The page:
Medicare LCDs and NCDs in Medical Coding and Billing
Medical coders and billers have two types of coverage determinations within Medicare, local and national. When a contractor or fiscal intermediary makes a ruling as to whether a service or item can be reimbursed, it is known as a local coverage determination (LCD). When CMS makes a decision in response to a direct request as to whether a service or item may be covered, it’s known as a national coverage determination (NCD).
LCD determination is always based on medical necessity. LCDs apply only to the area served by the contractor who made the decision. Procedural codes that are LCD-dependent are noted as such in the CPT manual. If the provider is planning on submitting a procedural code or HCPCS code that’s noted to be subject to an LCD determination, you need to verify the guidelines for the item in question prior to submission.
NCD rulings specify the Medicare coverage of specific services on a national level. All Medicare contractors are obligated to follow NCDs.
If an item or service is new, or not defined by an NCD, the local contractor is responsible for the decision for coverage. When neither an NCD or LCD exists and it’s uncertain whether a service or item will be covered, but the patient desires the treatment or item, the provider must secure an advance beneficiary notice (ABN) prior to the service if he intends to bill the patient.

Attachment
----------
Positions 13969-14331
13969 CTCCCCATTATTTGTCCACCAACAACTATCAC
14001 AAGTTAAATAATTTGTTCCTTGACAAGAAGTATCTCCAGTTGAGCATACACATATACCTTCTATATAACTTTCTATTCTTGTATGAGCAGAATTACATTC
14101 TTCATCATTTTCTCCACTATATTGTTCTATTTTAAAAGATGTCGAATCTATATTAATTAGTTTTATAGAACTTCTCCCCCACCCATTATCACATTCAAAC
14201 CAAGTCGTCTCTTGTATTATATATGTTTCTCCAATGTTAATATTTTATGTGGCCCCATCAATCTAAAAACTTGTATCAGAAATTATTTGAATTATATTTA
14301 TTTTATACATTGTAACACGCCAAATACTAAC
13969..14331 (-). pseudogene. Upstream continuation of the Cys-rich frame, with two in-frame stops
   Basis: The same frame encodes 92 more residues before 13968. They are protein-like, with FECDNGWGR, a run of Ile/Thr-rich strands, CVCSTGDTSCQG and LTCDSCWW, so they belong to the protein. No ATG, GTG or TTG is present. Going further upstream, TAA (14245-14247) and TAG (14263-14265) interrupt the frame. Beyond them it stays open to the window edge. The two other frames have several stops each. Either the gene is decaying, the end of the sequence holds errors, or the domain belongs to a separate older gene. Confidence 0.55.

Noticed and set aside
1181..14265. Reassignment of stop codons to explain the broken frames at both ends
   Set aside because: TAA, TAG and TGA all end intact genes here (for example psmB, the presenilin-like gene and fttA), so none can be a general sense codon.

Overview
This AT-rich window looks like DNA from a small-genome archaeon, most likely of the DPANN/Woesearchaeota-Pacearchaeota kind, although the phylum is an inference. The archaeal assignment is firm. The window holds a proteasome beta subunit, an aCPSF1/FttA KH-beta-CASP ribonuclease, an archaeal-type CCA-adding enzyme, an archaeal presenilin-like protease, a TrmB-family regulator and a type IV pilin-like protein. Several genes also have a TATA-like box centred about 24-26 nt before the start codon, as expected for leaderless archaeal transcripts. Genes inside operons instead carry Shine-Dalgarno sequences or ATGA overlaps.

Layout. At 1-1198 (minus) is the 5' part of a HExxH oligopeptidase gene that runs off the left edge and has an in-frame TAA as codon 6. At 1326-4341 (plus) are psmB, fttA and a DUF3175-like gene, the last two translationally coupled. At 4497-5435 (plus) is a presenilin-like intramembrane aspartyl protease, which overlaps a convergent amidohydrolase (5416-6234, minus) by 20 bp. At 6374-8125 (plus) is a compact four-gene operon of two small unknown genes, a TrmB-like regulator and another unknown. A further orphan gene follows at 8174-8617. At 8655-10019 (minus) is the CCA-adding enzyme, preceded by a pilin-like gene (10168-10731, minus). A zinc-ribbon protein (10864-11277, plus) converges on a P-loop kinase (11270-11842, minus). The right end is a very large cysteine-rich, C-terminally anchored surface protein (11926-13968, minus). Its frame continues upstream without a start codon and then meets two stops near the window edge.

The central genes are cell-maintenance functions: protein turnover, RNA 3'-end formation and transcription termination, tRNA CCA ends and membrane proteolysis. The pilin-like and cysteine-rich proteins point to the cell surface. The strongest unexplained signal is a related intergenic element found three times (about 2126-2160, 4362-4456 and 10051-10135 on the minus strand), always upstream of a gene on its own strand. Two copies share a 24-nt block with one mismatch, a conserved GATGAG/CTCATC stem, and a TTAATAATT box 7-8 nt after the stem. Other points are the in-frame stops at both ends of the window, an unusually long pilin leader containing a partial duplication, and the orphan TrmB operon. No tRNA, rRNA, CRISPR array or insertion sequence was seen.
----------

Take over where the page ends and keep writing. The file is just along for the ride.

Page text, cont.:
Both NCDs and LCDs establish policies that are specific to an item or service. They also define the specific diagnosis (illness or injury) for which the item or service is covered. LCDs may vary from region to region.
For example, SERVICE 12345 may be covered in Region A to treat diagnosis ABC. But the same service may be covered in Region B only to treat diagnosis XYZ. So when an item or service is in question, always check beforehand. If a Medicare beneficiary receives an item or service that is not a covered benefit and has not signed an ABN, the provider usually has to absorb the cost